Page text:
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Revista Brasileira de Ortopedia

Print version ISSN 0102-3616On-line version ISSN 1982-4378


LEO, Jorge Alfredo; SHIMANO, Antonio Carlos; PEREIRA, Gilberto de Araújo  and  DEFINO, Helton Luiz Aparecido. Experimental study of the impact of intersomatic bone graft height on the stability of anterior monosegmental fixation of the cervical spine. Rev. bras. ortop. [online]. 2008, vol.43, n.6, pp.240-247. ISSN 0102-3616.

OBJECTIVE: To perform an experimental study of the impact of intersomatic bone graft height of the cervical spine on the mechanical stability of anterior cervical fixation. METHODS: Mechanical assays were performed using swine cervical spine (C3-C4). Three experimental groups were formed with 20 cervical spine segments (C3-C4) according to the degree of stability achieved and the fixation of the vertebral segment. Group I: removal of the intervertebral disc and placement of intersomatic graft. Group II: removal of the intervertebral disc, placement of the intersomatic graft, and anterior fixation with plate. Group III: removal of the intervertebral disc, bilateral section of posterior ligaments and joint capsules, placement of intersomatic graft, and anterior fixation with plate. Each experimental group was divided into two subgroups, according to the height of the bone graft used (3.0 mm or 6.0 mm). Vertebral segments were submitted to mechanical assays of flexion, lateral flexion, and torsion in a universal assay machine. The parameters analyzed were maximum strength (N) and the time (Nm) to produce a predetermined deflection. RESULTS: Considering all experimental groups, the authors did not observe a statistical difference among the maximum strength (N) and time (Nm) between the different heights (3.0 mm and 6.0 mm) of the intersomatic bone graft. CONCLUSIONS: Immediate mechanical stability of anterior monosegmental cervical arthrodesis was not impacted by the intersomatic graft height in the flexion, lateral flexion, and torsion assays.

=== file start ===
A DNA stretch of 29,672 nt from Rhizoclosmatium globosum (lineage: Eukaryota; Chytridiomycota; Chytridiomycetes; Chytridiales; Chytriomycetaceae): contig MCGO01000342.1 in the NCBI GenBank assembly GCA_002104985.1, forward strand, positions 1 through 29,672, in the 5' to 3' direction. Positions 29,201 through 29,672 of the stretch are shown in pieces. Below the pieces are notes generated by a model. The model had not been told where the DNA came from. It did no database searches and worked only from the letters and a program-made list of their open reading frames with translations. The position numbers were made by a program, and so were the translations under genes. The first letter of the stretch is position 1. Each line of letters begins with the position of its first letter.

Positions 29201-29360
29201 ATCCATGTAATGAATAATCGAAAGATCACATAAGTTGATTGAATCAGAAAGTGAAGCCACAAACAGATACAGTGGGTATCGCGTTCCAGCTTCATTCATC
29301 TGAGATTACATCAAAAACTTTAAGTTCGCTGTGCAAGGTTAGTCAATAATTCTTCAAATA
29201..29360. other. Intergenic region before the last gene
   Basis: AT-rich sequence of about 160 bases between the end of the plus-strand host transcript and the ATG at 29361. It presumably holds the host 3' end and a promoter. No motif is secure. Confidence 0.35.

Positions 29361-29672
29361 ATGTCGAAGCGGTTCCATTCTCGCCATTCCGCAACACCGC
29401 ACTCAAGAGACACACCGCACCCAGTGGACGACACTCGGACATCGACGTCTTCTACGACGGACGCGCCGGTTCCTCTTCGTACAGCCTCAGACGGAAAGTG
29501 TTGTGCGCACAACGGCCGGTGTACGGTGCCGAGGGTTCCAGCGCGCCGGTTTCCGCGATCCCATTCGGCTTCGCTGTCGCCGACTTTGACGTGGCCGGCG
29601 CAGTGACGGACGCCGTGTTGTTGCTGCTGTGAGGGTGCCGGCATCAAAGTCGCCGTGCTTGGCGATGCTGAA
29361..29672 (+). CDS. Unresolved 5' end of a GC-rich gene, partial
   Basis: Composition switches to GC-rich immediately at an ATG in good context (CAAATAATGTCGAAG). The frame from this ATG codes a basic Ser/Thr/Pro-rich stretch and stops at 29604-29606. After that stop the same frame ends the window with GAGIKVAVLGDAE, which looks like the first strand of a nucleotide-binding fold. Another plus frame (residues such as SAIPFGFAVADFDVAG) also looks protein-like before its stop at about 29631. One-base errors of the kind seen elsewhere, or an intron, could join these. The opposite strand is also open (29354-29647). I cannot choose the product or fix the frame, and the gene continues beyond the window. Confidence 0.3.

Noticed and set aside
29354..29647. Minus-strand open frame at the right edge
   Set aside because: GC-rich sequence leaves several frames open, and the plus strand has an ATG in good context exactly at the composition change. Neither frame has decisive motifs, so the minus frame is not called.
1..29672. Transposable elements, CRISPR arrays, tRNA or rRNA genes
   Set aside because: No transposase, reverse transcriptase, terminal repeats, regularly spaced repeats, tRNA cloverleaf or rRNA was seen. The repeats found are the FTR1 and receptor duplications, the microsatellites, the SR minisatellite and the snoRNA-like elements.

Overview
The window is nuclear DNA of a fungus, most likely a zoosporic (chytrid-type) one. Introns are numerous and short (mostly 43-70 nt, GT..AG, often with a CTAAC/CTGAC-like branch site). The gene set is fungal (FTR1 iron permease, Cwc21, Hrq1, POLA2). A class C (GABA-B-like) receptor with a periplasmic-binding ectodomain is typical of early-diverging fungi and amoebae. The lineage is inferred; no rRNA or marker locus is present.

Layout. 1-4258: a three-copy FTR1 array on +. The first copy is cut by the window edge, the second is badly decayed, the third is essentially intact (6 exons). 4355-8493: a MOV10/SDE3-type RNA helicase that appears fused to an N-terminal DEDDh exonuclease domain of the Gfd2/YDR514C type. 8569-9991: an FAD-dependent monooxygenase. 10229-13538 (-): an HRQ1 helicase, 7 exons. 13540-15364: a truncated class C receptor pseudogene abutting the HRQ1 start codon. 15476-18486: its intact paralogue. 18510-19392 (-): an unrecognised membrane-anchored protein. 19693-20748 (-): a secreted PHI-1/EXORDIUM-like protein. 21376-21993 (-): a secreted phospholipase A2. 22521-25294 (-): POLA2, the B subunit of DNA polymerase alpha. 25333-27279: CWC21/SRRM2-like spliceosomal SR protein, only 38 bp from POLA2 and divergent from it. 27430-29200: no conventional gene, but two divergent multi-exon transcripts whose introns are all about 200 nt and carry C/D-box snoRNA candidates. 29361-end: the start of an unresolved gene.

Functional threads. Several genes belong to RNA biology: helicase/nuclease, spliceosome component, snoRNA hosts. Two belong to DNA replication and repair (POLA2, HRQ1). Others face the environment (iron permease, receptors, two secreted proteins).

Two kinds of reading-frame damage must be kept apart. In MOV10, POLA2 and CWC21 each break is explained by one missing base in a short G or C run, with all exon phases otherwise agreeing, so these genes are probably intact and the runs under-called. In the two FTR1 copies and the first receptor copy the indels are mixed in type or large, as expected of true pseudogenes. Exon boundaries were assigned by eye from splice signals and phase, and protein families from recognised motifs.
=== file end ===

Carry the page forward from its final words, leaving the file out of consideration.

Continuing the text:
Keywords : Spine [surgery]; Bone transplantation; Biomechanics; Spinal fusion [methods]; Cervical vertebrae [surgery]; Swine.

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